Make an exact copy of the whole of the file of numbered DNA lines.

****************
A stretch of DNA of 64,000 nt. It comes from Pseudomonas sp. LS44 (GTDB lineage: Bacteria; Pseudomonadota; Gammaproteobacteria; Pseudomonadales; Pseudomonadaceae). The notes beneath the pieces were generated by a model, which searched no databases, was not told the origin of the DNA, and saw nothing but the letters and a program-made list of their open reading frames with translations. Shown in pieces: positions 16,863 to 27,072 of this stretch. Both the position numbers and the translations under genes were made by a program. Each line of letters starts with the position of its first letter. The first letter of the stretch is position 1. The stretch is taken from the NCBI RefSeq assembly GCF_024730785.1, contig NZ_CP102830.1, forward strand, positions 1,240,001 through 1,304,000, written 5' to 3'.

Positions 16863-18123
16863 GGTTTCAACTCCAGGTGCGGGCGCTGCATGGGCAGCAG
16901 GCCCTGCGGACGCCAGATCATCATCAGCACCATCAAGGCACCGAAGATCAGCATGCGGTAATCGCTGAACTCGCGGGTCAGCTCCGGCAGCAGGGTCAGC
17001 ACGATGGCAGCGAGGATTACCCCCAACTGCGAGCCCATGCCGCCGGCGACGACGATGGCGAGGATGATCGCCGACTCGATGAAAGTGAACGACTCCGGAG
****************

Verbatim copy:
A stretch of DNA of 64,000 nt. It comes from Pseudomonas sp. LS44 (GTDB lineage: Bacteria; Pseudomonadota; Gammaproteobacteria; Pseudomonadales; Pseudomonadaceae). The notes beneath the pieces were generated by a model, which searched no databases, was not told the origin of the DNA, and saw nothing but the letters and a program-made list of their open reading frames with translations. Shown in pieces: positions 16,863 to 27,072 of this stretch. Both the position numbers and the translations under genes were made by a program. Each line of letters starts with the position of its first letter. The first letter of the stretch is position 1. The stretch is taken from the NCBI RefSeq assembly GCF_024730785.1, contig NZ_CP102830.1, forward strand, positions 1,240,001 through 1,304,000, written 5' to 3'.

Positions 16863-18123
16863 GGTTTCAACTCCAGGTGCGGGCGCTGCATGGGCAGCAG
16901 GCCCTGCGGACGCCAGATCATCATCAGCACCATCAAGGCACCGAAGATCAGCATGCGGTAATCGCTGAACTCGCGGGTCAGCTCCGGCAGCAGGGTCAGC
17001 ACGATGGCAGCGAGGATTACCCCCAACTGCGAGCCCATGCCGCCGGCGACGACGATGGCGAGGATGATCGCCGACTCGATGAAAGTGAACGACTCCGGAG